The numbers are frightening. According to a report from the Department of Health and Human Services, since 2009 a reported 38,700,000 people have had their electronic personal health information (ePHI) compromised by HIPAA privacy and security breaches. 38.7 million people have had their Social Security numbers, their diagnosis, credit card numbers, and other personal and protected information compromised because their health care provider, insurance carrier, or other involved party didn’t take the all of the precautions they needed to take to protect the information in their possession.
I think it is safe to say that not one of these entities who experienced a breach in that time frame set out with the intention to compromise the ePHI in their possession. Most of them probably have worked diligently at compliance with the HIPAA Security rule, the problem was they saw compliance as a destination instead of a journey. And because of the advances in technology HIPAA compliance is most definitely a journey to a destination one never fully reaches.
In 1996 when the Health Insurance Portability and Accountability Act (HIPAA) became law the technology used to transmit and store personal health information was limited. Manilla folders, fax machines, telephone calls, and the occasional email request for information were about the extent. The ability to take information offsite on a laptop or a thumb drive, let alone store it on the cloud were beyond the realm of everyday reality.
Of course technology has advanced since 1996. In 2003 the department of Health and Human Services (HHS) issued the which detailed a series of administrative, technical, and physical security procedures which covered entities needed to address in order to assure the confidentiality, integrity, and availability of ePHI in the wake of advancing technology. It is against the measure outlined in the Security Rule that HIPAA compliance is determined.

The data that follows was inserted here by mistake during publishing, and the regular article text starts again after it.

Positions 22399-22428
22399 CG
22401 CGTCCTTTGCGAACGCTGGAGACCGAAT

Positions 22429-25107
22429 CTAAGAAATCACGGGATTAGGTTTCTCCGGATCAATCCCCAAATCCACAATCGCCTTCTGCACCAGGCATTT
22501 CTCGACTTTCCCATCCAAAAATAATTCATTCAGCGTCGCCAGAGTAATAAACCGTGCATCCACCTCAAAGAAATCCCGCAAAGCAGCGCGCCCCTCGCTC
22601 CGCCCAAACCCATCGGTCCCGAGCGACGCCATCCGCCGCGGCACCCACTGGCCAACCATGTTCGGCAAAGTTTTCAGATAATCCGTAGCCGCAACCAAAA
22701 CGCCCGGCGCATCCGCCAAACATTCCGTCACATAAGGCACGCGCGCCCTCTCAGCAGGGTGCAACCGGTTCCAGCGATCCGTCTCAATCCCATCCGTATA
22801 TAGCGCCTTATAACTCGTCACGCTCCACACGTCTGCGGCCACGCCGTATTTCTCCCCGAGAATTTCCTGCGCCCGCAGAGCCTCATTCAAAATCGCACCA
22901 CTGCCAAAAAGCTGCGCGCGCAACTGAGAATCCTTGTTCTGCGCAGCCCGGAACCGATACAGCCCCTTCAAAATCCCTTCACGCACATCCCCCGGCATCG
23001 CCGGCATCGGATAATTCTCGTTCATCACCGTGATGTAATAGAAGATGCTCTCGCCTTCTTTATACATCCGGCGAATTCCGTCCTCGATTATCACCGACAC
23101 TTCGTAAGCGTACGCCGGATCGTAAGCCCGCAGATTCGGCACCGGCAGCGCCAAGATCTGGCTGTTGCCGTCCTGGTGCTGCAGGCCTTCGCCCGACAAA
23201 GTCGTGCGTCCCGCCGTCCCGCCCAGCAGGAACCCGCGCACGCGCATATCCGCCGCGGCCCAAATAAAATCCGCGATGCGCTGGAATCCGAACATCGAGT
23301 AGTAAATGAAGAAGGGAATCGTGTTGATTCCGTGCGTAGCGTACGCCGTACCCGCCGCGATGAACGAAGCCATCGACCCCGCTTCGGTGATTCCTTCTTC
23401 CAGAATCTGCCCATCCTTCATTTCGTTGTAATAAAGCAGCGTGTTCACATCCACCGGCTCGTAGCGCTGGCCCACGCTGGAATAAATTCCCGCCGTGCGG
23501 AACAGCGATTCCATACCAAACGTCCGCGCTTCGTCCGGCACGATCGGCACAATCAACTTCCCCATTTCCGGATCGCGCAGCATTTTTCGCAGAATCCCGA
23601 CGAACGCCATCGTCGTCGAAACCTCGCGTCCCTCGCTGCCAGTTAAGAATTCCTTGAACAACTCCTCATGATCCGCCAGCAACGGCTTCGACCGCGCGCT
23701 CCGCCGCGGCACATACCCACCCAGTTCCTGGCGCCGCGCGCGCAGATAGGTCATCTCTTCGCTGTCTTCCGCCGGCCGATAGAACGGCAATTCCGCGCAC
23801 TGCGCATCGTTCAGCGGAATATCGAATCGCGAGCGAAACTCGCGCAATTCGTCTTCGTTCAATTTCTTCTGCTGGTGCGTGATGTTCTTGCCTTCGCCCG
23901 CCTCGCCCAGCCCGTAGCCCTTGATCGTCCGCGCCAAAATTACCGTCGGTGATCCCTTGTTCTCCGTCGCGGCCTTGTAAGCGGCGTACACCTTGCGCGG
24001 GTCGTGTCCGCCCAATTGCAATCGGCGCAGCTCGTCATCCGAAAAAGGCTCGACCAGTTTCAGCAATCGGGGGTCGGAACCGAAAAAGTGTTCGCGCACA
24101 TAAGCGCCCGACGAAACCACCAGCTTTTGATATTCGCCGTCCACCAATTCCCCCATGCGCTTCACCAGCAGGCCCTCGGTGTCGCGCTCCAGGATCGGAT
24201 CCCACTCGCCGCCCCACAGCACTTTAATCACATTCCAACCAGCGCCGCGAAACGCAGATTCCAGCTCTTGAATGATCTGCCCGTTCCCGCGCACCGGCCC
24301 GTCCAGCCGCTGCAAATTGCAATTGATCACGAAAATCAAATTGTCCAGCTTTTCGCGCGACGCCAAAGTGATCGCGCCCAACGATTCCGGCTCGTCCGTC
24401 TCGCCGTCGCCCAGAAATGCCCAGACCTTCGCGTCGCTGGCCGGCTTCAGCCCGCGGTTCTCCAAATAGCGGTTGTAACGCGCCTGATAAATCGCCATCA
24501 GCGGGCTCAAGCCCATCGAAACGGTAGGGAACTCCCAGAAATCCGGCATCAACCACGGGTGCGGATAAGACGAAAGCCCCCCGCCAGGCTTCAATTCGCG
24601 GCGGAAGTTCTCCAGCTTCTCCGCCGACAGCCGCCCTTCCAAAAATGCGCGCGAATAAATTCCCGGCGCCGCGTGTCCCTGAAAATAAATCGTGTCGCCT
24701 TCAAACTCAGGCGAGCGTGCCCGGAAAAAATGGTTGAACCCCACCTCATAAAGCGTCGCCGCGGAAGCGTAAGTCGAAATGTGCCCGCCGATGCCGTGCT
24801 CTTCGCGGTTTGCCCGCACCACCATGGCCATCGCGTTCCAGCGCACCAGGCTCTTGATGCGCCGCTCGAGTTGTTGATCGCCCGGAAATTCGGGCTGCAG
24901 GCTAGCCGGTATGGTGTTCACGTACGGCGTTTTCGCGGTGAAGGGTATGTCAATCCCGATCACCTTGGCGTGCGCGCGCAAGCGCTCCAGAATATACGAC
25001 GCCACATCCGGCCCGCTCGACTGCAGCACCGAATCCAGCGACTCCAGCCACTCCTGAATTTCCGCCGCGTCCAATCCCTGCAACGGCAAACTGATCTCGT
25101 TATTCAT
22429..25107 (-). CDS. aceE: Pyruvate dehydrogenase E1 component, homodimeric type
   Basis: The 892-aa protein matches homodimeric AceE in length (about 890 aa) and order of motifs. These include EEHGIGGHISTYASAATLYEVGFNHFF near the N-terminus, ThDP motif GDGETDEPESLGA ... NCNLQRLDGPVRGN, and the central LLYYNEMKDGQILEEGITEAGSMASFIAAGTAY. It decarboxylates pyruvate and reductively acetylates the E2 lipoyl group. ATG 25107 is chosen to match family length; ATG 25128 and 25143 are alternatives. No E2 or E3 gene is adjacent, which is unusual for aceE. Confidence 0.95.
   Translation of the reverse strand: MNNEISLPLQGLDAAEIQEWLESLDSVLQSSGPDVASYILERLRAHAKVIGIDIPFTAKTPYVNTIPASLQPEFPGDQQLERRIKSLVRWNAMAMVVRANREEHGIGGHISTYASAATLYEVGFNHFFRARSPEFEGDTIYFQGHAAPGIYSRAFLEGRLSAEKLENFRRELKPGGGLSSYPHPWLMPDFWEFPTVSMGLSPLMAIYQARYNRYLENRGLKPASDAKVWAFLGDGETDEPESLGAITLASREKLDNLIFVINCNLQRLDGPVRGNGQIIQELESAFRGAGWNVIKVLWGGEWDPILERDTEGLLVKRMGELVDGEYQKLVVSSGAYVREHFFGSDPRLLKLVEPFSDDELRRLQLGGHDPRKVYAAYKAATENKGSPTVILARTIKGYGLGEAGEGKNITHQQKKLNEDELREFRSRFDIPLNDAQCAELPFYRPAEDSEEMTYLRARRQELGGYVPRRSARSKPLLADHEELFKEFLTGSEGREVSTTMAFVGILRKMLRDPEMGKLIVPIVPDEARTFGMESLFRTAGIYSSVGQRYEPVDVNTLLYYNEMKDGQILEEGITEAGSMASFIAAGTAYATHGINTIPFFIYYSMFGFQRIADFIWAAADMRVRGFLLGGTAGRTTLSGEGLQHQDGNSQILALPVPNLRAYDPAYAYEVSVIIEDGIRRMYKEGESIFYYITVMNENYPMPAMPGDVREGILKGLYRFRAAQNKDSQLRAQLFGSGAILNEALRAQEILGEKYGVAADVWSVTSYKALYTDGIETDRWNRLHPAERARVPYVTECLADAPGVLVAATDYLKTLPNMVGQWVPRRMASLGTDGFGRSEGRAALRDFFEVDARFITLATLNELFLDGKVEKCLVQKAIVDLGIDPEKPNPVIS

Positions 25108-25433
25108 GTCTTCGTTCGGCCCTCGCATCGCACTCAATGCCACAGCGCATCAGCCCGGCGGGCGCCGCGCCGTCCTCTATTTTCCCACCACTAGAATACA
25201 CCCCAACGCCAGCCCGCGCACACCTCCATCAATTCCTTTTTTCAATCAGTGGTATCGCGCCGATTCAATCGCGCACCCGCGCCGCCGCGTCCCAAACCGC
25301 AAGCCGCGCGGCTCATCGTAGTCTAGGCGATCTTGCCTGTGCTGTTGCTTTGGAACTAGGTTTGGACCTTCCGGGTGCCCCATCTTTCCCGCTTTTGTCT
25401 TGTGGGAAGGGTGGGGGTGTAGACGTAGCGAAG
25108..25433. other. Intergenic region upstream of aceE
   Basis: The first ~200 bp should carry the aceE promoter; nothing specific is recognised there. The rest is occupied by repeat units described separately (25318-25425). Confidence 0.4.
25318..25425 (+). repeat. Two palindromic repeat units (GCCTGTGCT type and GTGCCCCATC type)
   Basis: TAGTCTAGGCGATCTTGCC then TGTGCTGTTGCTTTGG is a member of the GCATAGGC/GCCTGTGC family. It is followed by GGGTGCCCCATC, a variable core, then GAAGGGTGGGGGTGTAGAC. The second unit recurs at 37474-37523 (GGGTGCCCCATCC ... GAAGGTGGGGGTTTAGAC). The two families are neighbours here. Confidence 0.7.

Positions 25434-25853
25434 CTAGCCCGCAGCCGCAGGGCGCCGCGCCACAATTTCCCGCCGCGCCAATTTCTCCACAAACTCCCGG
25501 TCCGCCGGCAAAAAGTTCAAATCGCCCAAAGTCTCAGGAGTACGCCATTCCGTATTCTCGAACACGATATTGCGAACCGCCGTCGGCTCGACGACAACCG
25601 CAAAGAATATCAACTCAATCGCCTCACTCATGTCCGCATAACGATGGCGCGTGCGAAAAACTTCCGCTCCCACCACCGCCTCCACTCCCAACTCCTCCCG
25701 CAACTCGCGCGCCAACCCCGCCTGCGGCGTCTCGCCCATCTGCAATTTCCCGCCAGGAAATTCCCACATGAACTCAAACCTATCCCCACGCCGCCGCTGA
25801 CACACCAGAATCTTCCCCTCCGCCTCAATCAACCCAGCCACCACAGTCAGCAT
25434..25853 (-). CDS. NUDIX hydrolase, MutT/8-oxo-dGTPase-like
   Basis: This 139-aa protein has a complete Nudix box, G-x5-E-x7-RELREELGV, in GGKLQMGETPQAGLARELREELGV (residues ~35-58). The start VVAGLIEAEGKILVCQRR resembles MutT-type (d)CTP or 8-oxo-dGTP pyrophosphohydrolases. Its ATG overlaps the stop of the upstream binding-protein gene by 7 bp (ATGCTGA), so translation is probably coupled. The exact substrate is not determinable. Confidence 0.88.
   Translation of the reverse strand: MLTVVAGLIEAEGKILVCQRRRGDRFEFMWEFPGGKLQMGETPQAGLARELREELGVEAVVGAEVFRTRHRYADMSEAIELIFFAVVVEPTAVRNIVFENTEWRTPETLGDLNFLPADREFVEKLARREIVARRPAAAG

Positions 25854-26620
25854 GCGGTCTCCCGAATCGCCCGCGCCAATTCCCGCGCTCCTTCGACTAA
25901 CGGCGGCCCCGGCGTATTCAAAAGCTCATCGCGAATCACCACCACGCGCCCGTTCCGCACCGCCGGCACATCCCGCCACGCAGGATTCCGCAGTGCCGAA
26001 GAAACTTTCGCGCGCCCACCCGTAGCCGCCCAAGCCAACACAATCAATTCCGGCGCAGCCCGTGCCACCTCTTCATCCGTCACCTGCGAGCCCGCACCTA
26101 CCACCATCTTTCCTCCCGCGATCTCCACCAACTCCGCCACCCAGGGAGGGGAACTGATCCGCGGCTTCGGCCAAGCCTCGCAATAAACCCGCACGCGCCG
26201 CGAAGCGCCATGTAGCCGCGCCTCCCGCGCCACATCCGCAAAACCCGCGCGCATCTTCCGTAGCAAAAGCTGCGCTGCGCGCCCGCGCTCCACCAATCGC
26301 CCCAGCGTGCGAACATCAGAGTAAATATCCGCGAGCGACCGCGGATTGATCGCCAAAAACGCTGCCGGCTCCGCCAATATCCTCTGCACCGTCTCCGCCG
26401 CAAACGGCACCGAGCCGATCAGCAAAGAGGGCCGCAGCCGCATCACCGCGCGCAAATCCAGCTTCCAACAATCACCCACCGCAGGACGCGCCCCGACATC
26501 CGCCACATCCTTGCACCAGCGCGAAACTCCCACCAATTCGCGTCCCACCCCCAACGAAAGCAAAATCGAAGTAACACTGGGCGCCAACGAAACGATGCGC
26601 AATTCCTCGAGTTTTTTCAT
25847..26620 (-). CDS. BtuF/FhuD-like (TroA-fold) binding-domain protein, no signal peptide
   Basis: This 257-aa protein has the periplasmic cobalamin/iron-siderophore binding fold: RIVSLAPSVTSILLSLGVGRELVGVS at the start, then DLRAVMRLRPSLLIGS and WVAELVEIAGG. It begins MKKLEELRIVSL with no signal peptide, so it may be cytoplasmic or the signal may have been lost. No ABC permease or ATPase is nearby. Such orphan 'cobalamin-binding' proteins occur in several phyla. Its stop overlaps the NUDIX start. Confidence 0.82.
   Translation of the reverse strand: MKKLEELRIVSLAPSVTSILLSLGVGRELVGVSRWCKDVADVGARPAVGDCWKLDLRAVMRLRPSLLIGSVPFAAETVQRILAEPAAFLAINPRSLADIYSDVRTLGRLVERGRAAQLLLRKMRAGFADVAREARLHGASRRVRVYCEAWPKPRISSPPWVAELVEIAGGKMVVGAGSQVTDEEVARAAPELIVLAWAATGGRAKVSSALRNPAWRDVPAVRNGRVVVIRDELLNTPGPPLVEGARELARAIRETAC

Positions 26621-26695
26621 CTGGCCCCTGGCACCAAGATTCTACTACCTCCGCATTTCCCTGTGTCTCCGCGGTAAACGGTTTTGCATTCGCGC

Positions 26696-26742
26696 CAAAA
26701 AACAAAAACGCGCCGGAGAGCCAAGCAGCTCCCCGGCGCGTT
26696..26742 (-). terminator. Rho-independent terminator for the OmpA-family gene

As the transmission of ePHI continued to advance in the years following the publishing of the HIPAA Security Rule it was determined that further instruction was needed to address the widening circle of people who now had (potential) access to ePHI. In 2009 the HITECH Act was published to address the increased access. This Act widened the HIPAA circle to include not just the health professionals, health care clearing houses, and insurance companies but also business associates who might have access to ePHI.
So not only is the circle of HIPAA compliance increasing because of technological advances, those included in the circle of compliance is growing as well.
We are left with two choices when it comes to HIPAAA compliance.
- Ignore it and hope we don’t have problems.
- Address the issue of HIPAA compliance head on and begin the work toward compliance.
I know it can seem daunting to begin to address this widening circle involved in compliance. But just like any other journey, this journey begins with the first step.
That first step is figuring out where you begin. The professionals at MapleTronics and Skysail SoftWare would be happy to assist you with that first step and will walk with you on that journey toward compliance. Join us for a webinar on Thursday, September 25 at 1 p.m. EDT (Noon CDT) as we discuss the starting point and some of the steps along the journey toward HIPAA compliance.